Interview with Jacob Eiting
CEO, RevenueCat - Mobile subscription APIs.
What is RevenueCat? Why did you build it?
RevenueCat is an SDK, an API, and a dashboard that makes building a mobile subscription business easy. It helps you make more money.
We spent a bunch of years working at a company called Elevate, where we launched a subscription app on iOS, Android and the Amazon Appstore. As engineers we’d spent way too many hours messing with all of the intricacies of each individual app store, trying to get that data to look the same on the backend to provide our marketing and data teams with all the stuff they needed. It just felt like the ROI wasn’t really there for an individual engineering team to build all that internal infrastructure.
If developers need to do this today, they have to work with each individual API separately, reconcile all the data and deal with all that hassle. Google and Apple aren’t perfectly incentivized to make it easy to inter-operate, obviously. And they have different philosophies in terms of what functionality they’ll provide in terms of things like how identifiable they let users be through their APIs. They are the merchant of record in both cases, so it creates a different sort of understanding as opposed to a Stripe API where the developer is the merchant of record. Stripe lets you do whatever, it’s really truly a purchasing API. The app stores are a merchant of record API, so there’s things missing that you need.
I’ve learned that if you find something that should be easier, that’s a good source of ideas. When people asked me what I wanted to be when I grew up, it wasn’t somebody who makes in-app subscriptions easier, but when you find something challenging and wrong with how engineers are doing things, sometimes you just have to fix it. So my co-founder, Miguel, and I built it - we built the software solution first and then the company around it. And that’s been the story with RevenueCat.
What does a “day in the life” look like for you?
I don’t code anymore, unless somebody’s not looking! We’re 60 people now and sometimes I feel like the CEO job is a job about nothing. My day to day job is to help developers make more money, I don’t know what my actual job is! What that ends up looking like in practice is a lot of email and Zoom calls. My rough loop is to ask: what is the biggest bottleneck to the company? I make sure I understand that and that the company is working on it. My focus is on what’s the biggest bottleneck to achieving our mission, which is usually the way the company is structured.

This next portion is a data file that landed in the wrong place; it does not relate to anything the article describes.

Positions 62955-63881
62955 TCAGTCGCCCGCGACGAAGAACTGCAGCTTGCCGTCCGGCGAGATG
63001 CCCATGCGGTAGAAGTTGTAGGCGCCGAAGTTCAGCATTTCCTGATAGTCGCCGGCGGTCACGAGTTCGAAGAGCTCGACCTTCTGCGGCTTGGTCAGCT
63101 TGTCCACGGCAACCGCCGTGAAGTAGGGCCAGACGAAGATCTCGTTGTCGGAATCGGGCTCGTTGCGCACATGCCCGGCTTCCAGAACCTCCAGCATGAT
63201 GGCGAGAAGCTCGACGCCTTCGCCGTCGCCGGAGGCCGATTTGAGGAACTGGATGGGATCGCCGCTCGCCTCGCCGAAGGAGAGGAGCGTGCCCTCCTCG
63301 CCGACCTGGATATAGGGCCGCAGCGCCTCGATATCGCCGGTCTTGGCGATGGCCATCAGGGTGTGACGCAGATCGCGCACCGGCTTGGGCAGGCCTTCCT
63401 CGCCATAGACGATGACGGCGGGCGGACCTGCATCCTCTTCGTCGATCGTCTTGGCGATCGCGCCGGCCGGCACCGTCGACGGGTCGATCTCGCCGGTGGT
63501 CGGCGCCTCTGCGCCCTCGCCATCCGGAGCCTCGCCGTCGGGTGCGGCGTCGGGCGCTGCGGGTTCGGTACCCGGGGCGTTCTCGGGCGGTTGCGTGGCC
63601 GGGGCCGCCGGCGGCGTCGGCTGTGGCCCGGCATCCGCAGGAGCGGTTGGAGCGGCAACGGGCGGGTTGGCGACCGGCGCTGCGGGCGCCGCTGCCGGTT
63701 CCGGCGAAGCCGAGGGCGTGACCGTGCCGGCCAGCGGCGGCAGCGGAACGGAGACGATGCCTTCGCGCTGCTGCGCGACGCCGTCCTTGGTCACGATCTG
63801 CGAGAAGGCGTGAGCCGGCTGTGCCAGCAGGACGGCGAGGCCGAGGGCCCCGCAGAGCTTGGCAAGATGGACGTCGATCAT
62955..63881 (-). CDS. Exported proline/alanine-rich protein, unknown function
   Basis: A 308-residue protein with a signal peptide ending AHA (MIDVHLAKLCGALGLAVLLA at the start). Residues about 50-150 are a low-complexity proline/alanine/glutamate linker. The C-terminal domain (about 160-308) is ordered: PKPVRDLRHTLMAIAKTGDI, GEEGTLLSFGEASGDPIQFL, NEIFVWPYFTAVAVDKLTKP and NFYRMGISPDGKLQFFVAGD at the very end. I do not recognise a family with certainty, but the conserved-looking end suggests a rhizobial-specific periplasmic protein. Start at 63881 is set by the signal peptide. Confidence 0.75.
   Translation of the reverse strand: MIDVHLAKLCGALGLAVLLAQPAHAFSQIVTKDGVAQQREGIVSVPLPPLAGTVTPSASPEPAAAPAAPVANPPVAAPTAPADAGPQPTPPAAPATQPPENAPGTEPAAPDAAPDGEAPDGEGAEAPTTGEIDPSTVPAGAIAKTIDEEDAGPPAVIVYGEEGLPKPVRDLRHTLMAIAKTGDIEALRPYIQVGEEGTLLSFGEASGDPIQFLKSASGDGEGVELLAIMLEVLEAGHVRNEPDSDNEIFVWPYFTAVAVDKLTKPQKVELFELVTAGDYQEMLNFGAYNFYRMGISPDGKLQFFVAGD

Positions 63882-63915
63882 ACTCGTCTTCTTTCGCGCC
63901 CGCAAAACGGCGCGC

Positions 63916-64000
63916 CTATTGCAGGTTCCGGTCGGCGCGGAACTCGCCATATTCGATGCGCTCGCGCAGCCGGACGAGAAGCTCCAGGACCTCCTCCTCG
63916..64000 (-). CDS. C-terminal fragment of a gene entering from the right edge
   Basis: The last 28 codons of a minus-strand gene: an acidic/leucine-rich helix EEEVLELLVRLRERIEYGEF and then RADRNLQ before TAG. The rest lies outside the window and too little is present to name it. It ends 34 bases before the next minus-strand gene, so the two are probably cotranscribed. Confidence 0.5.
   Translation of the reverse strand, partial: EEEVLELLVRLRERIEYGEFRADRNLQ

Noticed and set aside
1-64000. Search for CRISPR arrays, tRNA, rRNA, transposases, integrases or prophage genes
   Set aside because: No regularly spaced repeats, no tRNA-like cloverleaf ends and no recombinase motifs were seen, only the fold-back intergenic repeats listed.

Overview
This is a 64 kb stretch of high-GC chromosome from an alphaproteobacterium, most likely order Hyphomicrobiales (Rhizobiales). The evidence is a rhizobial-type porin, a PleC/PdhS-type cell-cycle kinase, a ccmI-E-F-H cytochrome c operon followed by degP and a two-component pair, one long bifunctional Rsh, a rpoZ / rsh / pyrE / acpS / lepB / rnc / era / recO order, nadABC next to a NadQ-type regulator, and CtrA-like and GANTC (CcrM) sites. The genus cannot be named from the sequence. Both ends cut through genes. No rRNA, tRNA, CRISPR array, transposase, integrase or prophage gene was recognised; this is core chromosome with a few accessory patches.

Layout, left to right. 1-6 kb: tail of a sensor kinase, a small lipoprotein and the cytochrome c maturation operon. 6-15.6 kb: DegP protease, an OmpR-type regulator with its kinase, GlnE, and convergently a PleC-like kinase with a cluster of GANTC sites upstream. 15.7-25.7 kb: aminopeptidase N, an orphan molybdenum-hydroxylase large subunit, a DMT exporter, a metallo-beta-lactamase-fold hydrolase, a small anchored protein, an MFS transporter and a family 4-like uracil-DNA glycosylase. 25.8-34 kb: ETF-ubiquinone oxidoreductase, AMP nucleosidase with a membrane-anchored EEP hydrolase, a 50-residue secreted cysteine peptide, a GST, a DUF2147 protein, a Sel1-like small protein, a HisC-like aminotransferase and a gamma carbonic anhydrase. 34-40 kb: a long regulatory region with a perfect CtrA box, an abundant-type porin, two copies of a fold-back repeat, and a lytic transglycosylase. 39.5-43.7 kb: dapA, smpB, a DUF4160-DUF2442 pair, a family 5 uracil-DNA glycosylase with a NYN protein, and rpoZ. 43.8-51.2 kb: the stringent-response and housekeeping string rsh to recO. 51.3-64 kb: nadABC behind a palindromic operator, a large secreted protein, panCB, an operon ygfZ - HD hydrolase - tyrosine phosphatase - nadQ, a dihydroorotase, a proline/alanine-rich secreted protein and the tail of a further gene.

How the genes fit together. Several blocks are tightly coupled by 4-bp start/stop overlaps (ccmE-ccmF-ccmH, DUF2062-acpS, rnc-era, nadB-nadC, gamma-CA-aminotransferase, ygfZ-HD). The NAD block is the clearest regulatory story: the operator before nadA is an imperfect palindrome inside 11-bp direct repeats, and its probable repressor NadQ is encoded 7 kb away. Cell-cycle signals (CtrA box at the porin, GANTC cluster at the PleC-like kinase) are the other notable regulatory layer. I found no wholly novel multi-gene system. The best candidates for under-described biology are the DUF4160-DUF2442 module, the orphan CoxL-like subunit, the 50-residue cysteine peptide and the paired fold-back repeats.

If you align your mission and your growth, then that’s kind of easy, because I just think about the mission every day. Also a big thing I do is recruiting, so making sure that I have the right people in the right places. We’re building a team that’s as excited about the mission as Miguel and I are. Actually we’re at the point now where the team is more excited about the mission on some days, and that helps buoy everybody along! So it becomes a self-fulfilling thing.
The first two or three years were very technical. I worked on a lot of the SDKs and the dashboard, and my co-founder did a lot of the backend. I was coding up through the series A when we were about 20 people.
I didn’t stop coding soon enough. I just noticed my PRs were taking longer and longer and I wasn’t shipping things, so I became frustrated with programming. Then at some point I just realized that I can’t continue this. I can’t get a full day to ship anything, which is a bit sad. If I can get away with it, I’ll still sneak it in, if there’s a script I can write or if there’s a little hack I can put together or something like this. The ideal is I get to work with an engineer on a tiny little project and live vicariously through them. But that’s about the extent these days - it’s mostly email.
What is the team structure around RevenueCat?
It’s about half engineering. We have several engineering teams that are focused on different areas with some managers and a VP of Engineering - a pretty typical engineering team structure all run by Miguel and our VP of Eng. On my side of the company, we have a team that’s special to us - our Developer Support Engineering Team. This is eight people right now and they handle all of our inbound support requests. They work on our documentation. It’s a really important team for us to learn what our customers are doing and where they’re having trouble, just helping them move forward so they can build their business. Ideally we want to disappear into the background.
We have a marketing team and a sales team, plus operations - a lot smaller I think than a SaaS company at our scale would typically have, just because that’s the beauty of developer tools. When you are selling to a developer, you don’t need a massive sales or marketing team. We’re at the point now where we need to augment those functions and actually get good at marketing and actually get good at sales at scale. But typically you would not see the balance that we have, which I’m happy for because our customers are mostly developers. I like to stay with the company weighted towards that profile.